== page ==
By Ben Kofi
Darts. A game that is almost ubiquitous in this country. In most towns you’re usually never too far from a pub which has a board and some spare darts that people can use and play with. I’ve got one on the street of my university house. Darts is a game known and trialled by many, regularly played by some and mastered by a select few.
Darts has been televised since the 1970’s and has changed substantially since it first hit TV screens and entered households across the UK and the rest of the world. In the early days most of the players who played in the World Championships had other jobs and although they were all immensely talented there wasn’t anywhere enough money for many of the men on the circuit to be truly professional. For comparison, Leighton Rees (winner of the first British Darts Organisation (BDO) Men’s World Championships in 1978) won £3,000 for his efforts and last year, when Glen Durrant won the same competition, he won £100,000 for his exploits. On the other main established circuit, the Professional Darts Corporation (PDC), Dennis Priestley won their first world championship in 1994 and won £16,000 for his achievement and this year on New Year’s Day when Peter Wright won the PDC World Championship, he won a mammoth £500,000 for his feat. It’s not just in the prize money however, where the game that we see on TV has changed, however. In recent years, the occurrence of fans and spectators appearing in fancy dress has become much more common to the point where at most events it is rare not to be able to see people dressed as characters like The Minions (from Despicable Me), Oompa Loompas (from Charlie and the Chocolate Factory), or Teletubbies. The commercial side has also changed with all the top players having merchandise that fans can purchase and wear to events like shirts, wigs and bald caps.
Recently, the sport has garnered major attention form the worldwide mainstream media when Fallon Sherrock of England became only the second ever female player to beat a male professional darts player on television when she beat Ted Evetts in the first round and Mensur Suljović (world number #11 at the time) before losing to Chris Dobey in the third round. The first woman to beat a male professional at darts on television was Anastasia Dobromyslova of Russia when she beat Vincent van de Voort in the group stage of the 2009 Grand Slam of Darts. Furthermore, at the 2005 UK Open, Deta Hedman beat Aaron Turner and Norman Fletcher to reach the last 64. Her win over Turner was the first time that a female darts player had beaten a male player in a televised major. Following on from Fallon’s history-making achievement, Lisa Ashton (three-time BDO women’s world Champion) managed to win a tour card at PDC Q-School in January making her the first woman ever to hold one which ensures her a regular place on the PDC Circuit for the next two years.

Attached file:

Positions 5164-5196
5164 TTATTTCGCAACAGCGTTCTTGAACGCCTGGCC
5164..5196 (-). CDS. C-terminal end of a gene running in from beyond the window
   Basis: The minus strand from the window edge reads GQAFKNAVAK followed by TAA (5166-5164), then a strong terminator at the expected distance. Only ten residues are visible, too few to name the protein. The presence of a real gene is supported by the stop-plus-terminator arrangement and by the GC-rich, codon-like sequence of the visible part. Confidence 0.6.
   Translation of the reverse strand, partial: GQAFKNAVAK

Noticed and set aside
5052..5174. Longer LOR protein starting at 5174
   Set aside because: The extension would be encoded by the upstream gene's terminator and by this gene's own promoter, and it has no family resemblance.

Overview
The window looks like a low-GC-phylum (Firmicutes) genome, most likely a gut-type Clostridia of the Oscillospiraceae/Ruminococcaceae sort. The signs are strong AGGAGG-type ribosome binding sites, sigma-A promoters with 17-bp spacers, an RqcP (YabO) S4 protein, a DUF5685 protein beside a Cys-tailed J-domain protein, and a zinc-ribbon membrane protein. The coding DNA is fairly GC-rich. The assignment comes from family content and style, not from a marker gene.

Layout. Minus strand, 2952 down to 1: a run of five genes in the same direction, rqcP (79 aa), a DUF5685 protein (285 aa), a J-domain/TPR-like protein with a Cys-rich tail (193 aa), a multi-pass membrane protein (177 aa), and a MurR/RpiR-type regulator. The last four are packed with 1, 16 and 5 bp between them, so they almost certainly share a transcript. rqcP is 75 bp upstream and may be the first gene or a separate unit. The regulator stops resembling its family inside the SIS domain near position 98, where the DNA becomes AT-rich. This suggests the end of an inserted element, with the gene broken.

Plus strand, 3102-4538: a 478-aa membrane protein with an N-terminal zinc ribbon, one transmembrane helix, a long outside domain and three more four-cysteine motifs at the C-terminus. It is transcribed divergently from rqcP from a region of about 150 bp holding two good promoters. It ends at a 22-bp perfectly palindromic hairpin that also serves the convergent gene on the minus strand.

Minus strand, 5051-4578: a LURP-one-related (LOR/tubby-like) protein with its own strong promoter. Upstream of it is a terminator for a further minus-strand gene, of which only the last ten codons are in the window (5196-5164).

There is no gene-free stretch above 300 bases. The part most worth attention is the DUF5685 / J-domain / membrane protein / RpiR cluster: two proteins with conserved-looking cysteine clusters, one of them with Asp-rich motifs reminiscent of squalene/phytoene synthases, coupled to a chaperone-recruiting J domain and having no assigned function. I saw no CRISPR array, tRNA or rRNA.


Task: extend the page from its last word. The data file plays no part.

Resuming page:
The game of darts has been growing rapidly in the last few years, expanding into new areas such as East Asia and South America and expanding existing circuits in North America, Australia and the Nordic and Baltic regions. This macro-growth has seen a semi-reflection in the University of Sussex Darts Society as well. At the start of the year we started with just 4 members but, due to the hard work of our president George McMenemy and I, we have since grown to having had 42 members come and play during the year and as a club we have sent a team of 7 west to represent Sussex in the 2019 Southern University Darts League Singles competition in Exeter last November where all the boys where competitive and only one of us left the South West winless throughout the day, I myself advanced through the group stage and made the playoffs (top 12 out of the 26 entrants) of the competition and another one of us came agonisingly close to joining me in the playoffs.
We all gave a good account of ourselves in what was everybody’s first ever competitive darts competition and were impressive enough to garner an invite to the National University Darts League Competition next month in York to compete against other students from all over the country. A big congratulations is in order to Dan Phillips, Joe Walker, Joe Peters, Ed Heath, Ben Silverthorne, George McMenemy and me for their performances in Exeter. Earlier this month I also represented Sussex at event 5 of the 2019 Rileys University Cup in London Victoria where I advanced to the quarter-finals after winning my first match of the day in a last-leg decider before I was eliminated from the tournament by an opponent who was significantly more experienced than I am (I started playing darts in May, he had already been playing three years). We as a club have big plans and welcome any and all who want to give the great game of darts a go. We meet at the Freehaus Pub in Brighton from 7:30pm on Monday evenings, welcome people of all abilities and provide all the equipment needed to play free of charge.